Not only would they lose skilled and unskilled labour that they need, they would lose the taxes these people pay, the services they use such as rented houses, and the money they spend in the economy on items such as food, clothing, transportation, utilities, and medical care.
In this regard, the authorities in all CARICOM countries should be mindful of the importance of according to CARICOM nationals, who are legitimately living and working in their states, the rights and respect to which they are entitled.
They should not be treated as “second-class”; they should not be exploited; and they should have the same rights of protection as any legitimate resident in the country.
Picking-up people in the middle of the night and deporting them without due process is not right or legal; nor is deporting people who are legitimately waiting for a work permit to be renewed. This is especially so when the only people treated in this way are those from the Caribbean.
It should also be clearly understood by all that at some time in the not too distant future, all CARICOM countries will be confronted by the stark reality that they cannot survive on their own.
In the cycle of livelihood, some countries have enjoyed the upswings that have come from preferential markets and official development assistance – both of which are declining fast.
In the enjoyment of the temporary upswing, they seem to have forgotten that CARICOM’s small and vulnerable economies are not sufficiently well endowed or diversified to survive on their own, and the downturns come. And when they come, they do so with a vengeance.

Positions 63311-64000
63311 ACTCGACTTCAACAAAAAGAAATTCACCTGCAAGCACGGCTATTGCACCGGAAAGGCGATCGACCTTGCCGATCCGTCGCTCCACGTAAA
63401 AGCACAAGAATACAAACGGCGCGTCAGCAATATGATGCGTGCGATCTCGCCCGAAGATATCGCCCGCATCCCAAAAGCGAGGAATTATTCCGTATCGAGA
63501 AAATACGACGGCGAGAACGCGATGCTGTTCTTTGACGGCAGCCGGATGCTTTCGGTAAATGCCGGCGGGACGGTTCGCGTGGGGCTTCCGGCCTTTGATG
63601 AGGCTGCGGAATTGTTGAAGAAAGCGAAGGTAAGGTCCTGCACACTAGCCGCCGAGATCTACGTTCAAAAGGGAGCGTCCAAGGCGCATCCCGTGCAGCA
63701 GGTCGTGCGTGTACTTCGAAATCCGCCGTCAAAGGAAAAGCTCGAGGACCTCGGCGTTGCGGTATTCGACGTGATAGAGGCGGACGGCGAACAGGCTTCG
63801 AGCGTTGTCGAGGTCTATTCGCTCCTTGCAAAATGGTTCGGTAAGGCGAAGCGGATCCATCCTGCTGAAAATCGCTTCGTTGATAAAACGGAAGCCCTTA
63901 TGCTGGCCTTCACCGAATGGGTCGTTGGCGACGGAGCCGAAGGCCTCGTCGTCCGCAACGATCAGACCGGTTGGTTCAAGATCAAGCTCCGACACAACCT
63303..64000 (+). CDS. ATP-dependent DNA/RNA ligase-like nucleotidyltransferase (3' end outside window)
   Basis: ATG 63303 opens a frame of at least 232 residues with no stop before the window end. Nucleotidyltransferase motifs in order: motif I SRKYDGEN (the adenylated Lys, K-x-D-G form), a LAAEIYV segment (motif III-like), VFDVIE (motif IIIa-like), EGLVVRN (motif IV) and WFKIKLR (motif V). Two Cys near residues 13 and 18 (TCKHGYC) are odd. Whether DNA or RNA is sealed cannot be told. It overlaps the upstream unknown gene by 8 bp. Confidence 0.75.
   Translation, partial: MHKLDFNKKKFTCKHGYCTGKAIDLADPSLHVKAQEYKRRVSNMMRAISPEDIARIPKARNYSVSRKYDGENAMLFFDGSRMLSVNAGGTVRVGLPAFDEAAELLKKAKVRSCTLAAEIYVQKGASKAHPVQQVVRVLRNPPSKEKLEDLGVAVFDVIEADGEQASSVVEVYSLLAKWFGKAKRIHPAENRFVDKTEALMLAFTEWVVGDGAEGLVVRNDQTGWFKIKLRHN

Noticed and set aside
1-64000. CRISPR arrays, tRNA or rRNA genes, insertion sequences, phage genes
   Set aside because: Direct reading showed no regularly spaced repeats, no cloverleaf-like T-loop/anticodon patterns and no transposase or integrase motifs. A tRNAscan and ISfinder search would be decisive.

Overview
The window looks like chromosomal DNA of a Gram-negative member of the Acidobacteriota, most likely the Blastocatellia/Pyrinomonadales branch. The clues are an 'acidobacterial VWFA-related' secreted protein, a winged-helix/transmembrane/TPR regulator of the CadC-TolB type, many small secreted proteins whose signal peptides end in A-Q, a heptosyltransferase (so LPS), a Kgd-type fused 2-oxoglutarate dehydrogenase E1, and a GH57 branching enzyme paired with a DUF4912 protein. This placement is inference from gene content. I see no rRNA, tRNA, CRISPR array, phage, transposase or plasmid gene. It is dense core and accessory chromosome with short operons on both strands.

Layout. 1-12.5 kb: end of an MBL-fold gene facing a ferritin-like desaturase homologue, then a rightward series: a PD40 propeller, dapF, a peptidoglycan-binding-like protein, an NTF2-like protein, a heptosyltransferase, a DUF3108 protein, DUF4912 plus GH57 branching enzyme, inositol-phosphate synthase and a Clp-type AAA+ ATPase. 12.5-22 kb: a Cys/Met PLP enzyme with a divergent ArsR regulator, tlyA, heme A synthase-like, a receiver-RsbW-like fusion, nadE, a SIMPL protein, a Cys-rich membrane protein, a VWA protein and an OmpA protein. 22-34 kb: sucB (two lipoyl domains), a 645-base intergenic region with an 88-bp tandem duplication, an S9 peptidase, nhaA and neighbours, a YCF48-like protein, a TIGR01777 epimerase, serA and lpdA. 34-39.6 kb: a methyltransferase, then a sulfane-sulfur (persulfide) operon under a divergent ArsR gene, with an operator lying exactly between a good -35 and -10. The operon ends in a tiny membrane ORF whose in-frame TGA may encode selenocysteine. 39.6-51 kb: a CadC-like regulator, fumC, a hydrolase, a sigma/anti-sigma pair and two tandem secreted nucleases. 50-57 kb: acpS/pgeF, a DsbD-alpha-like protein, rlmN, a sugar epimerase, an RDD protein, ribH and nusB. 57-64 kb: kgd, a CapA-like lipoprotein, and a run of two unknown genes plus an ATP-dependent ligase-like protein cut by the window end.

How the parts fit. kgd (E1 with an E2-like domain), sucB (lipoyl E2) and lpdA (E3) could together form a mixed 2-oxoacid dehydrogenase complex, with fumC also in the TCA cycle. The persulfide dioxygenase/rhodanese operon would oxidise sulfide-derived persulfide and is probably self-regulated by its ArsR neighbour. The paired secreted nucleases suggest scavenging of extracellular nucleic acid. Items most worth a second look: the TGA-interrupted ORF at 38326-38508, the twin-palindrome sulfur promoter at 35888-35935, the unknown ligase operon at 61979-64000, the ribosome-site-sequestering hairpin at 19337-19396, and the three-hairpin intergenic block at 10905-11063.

Were the countries of CARICOM a genuine Single Market in which free movement of goods, services, capital and people were a reality, they might have a better chance of survival.
As one small example, think of what would have happened in the mighty United States in the present financial crisis, if it was not a single market and economy and each of its 51 states had to struggle for itself.
Businesses in CARICOM states have long recognised the value of a Single Market with free movement of goods, services, capital and people. If there were free movement in all these areas, they know that CARICOM would be a stronger entity today, better able to cope with the world economic crisis.
And, on the matter of free movement of people, businesses know that they would have a wider pool of people on whom to draw for the knowledge and skills they need to compete both in the global community and in their own domestic market where, increasingly, they have to fend off foreign competition.
The most apt analogy is the West Indian Cricket team. If we can’t find 11 globally competitive players in all the CARICOM states together, how will we each find them from within our individual borders?
The truth is that the issue of movement of CARICOM nationals between all CARICOM countries can be settled if CARICOM becomes a genuine Single Market with freedom of movement of all the factors of production, including labour. Both the gain and the pain will be shared by all.
(The writer is a business consultant and former Caribbean diplomat)